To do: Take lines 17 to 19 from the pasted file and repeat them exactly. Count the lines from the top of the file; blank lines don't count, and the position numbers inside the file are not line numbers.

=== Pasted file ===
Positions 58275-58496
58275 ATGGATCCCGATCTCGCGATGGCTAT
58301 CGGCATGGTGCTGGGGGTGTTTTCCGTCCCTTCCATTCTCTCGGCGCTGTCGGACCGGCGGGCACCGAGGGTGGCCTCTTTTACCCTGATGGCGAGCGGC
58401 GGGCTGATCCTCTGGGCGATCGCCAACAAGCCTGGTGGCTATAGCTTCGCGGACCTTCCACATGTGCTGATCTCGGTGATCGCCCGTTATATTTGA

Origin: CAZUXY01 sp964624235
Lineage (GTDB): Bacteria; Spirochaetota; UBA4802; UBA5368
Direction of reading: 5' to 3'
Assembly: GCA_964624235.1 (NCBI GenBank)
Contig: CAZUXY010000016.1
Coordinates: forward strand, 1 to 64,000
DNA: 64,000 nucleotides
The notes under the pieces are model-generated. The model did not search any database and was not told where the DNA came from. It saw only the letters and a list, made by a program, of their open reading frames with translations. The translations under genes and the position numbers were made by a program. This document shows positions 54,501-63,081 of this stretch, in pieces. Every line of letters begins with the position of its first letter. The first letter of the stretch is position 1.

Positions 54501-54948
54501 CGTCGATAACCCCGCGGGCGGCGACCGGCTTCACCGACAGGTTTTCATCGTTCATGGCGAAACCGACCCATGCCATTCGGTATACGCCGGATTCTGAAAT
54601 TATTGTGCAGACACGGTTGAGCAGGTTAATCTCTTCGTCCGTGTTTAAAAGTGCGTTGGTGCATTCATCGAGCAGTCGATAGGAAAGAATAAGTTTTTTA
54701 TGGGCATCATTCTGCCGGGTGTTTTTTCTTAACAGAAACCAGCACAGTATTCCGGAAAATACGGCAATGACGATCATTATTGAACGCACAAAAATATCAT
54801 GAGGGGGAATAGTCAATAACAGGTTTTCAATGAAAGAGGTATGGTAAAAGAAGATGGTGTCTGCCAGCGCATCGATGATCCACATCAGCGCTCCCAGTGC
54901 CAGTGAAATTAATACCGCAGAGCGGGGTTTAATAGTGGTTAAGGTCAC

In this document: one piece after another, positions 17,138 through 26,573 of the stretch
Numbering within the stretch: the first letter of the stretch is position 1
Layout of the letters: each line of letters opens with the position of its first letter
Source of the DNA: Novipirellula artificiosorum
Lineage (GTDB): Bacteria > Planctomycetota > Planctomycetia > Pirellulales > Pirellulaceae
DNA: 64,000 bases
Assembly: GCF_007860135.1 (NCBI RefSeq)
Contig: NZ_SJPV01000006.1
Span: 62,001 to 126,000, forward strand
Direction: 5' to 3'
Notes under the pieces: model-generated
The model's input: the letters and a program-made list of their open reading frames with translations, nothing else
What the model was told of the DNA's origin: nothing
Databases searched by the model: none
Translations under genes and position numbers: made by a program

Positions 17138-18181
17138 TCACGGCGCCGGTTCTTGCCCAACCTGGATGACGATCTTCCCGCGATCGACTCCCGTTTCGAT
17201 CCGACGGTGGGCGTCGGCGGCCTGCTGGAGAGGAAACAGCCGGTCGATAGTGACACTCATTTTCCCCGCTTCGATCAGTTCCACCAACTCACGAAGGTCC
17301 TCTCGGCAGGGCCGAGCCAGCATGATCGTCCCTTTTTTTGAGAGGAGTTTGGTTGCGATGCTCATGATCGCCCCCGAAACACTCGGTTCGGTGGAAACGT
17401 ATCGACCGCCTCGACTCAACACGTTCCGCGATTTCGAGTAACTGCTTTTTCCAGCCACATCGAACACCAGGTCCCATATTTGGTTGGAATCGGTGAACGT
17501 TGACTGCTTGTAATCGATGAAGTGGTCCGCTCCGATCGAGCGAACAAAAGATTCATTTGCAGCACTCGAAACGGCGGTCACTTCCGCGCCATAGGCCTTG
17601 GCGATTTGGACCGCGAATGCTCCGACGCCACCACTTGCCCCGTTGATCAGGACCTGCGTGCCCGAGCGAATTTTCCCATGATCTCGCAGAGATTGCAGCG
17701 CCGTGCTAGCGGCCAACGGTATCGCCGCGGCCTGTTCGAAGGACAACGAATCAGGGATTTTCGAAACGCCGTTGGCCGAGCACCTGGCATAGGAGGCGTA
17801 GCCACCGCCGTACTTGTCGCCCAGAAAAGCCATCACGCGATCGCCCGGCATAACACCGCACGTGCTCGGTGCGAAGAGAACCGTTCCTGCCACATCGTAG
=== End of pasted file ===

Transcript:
54801 GAGGGGGAATAGTCAATAACAGGTTTTCAATGAAAGAGGTATGGTAAAAGAAGATGGTGTCTGCCAGCGCATCGATGATCCACATCAGCGCTCCCAGTGC
54901 CAGTGAAATTAATACCGCAGAGCGGGGTTTAATAGTGGTTAAGGTCAC

In this document: one piece after another, positions 17,138 through 26,573 of the stretch